Harley was a beautiful animal, a study in contrasts, with the softest and silkiest coat of any cat Susan or Gary have ever had. For most of his life, he did such an excellent job of grooming himself that Susan and Gary didn't have to brush him. In the last few years, however, he occasionally had to go to the vet to have a huge mat cut out of his fur. He bore these annoyances with characteristic dignity and grace, and he had so much fur that his losses were rarely obvious.
Although Susan and Gary did everything possible to give Harley the best life they could (spoiling him rotten, in other words), he didn't get to go outside as much as he would have liked. When he was still young, we let him explore the deck once in a while, but after Grendel disappeared, we started keeping all the cats inside. Harley loved to look out windows, especially during snowfalls, and especially at the quail who provide Kitty TV in our yard. When he could, he'd dart out the front door and roll ecstatically on the front walk before Susan or Gary recaptured him and brought him inside again.
As Harley grew older, he began to develop kidney disease, a common problem in cats. His veterinarian, Dr. Sarah Wilson of Kings Row Pet Hospital, kept a close watch on his health with regular bloodwork. Last summer, she recommended that he have dental work this fall, since dental problems in cats can contribute to, or cause, other health issues.
Susan scheduled the surgery for Friday, October 1. Because cats have to be under general anesthesia to have their teeth cleaned, Dr. Wilson did extensive lab work on Harley several days before this to make sure he'd be able to withstand the anesthesia. His bloodwork showed that his kidneys were about where they had been, so we went ahead with the surgery.
On Friday, Harley had five teeth extracted. Dr. Wilson kept him in the hospital longer than usual, giving him extra fluids to help his compromised kidneys flush the anesthesia out of his system. When he came home on Friday evening, though, he could barely move his back legs.
Because it was now after hours (Susan has learned never to schedule veterinary surgery on a Friday!), Dr. Wilson wasn't available. Susan called the Animal Emergency Center in Reno and was instructed to bring Harley in to rule out a blood clot. The veterinarian on duty, Dr. Chap Pratt, initially did rule out a clot, because Harley's femoral pulses were strong. He gave Harley more fluids and sent him home, with instructions for Susan to call if Harley's condition didn't improve.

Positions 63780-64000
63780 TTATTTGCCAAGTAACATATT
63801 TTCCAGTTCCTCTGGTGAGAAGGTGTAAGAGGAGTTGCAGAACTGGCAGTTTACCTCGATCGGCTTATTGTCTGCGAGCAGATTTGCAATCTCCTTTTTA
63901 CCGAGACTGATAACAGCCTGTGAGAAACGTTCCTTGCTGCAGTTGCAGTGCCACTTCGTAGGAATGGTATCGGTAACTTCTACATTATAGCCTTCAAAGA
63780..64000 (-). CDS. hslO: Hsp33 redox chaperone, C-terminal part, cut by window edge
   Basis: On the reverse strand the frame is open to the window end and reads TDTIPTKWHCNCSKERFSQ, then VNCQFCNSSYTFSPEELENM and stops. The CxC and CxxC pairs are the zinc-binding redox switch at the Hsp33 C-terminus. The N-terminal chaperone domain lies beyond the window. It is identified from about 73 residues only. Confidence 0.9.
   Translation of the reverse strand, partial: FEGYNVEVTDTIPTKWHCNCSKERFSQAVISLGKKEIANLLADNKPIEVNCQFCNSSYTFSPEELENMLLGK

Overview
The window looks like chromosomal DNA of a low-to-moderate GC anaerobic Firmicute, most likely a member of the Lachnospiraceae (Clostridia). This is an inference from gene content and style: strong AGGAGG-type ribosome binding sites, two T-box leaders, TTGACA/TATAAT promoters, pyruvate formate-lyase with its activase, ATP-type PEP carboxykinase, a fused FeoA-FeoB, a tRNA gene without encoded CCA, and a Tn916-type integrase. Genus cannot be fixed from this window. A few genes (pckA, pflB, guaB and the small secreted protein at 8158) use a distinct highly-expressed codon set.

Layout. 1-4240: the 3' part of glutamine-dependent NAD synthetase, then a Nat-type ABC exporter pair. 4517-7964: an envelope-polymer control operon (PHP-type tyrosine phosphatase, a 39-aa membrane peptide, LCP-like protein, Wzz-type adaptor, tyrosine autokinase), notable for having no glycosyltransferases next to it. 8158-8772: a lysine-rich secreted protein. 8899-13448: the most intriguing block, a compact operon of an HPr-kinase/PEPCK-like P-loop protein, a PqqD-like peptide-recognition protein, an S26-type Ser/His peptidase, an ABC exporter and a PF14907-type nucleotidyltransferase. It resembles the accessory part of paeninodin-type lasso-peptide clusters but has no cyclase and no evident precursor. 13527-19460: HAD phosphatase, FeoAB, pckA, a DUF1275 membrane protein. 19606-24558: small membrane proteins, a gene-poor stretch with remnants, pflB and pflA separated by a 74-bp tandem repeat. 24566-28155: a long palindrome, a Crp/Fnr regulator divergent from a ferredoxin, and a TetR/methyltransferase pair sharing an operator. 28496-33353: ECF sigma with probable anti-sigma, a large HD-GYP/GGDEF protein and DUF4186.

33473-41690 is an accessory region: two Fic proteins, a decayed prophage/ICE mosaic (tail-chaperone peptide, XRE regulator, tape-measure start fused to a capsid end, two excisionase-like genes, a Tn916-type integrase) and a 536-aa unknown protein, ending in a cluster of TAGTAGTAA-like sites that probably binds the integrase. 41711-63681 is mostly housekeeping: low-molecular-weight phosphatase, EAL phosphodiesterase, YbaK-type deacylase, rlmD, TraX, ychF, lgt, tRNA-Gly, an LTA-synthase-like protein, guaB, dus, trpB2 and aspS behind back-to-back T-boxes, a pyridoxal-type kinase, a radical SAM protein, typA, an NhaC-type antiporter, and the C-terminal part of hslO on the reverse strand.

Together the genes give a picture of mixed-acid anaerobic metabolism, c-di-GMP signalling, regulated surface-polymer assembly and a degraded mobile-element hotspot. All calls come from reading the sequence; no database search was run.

On Saturday, Harley was still very unhappy. His gait had gotten a little better, so Susan and Gary hoped he was on the mend. But he didn't eat all day, and in the early evening, he began howling in pain. Susan brought him back to AEC, where Dr. Pratt told her that Harley's symptoms were classic for small blood clots that would not completely block the arteries -- and thus not interfere with pulses -- but that still caused great pain, and could also travel without warning to the heart or lungs, causing sudden death. Unfortunately, this is not a very treatable condition. Dr. Pratt took x-rays and performed other tests to rule out conditions with better prognoses, but found no evidence to contradict his initial diagnosis.
Harley was hospitalized at 11 p.m. on Saturday so he could be given more effective pain medication than Susan could give him at home. Dr. Pratt said that he would monitor Harley through the night; if he was better or the same this morning, we would have begun more extensive diagnostic testing.
But at 5:30 on Sunday morning, Susan and Gary were awakened by a phone call from Dr. Pratt, telling them that Harley's pain had gotten worse, despite the best efforts of the hospital staff to alleviate it, and recommending euthanasia. Harley's increasing pain was classic for a pattern of progressive blood clots, possibly secondary to an underlying but invisible heart condition, that would almost certainly kill him quickly.
After showers and a quick breakfast, Susan and Gary arrived at AEC at 6:40 on Sunday morning. A tech carried Harley, wrapped in a soft blanket, into an exam room so they could say goodbye, but Harley was howling and clearly miserable. This was so hard to watch that Susan and Gary immediately summoned Dr. Pratt to end Harley's pain. After the first shot of sedative, Harley stopped howling; after the second shot, his heart stopped very quickly. His end was peaceful.
Susan and Gary stayed in the room for several minutes, hugging Harley and each other. Susan blessed Harley and said a prayer over him, and (with her ever-present knitting scissors) took a memorial lock of his fur.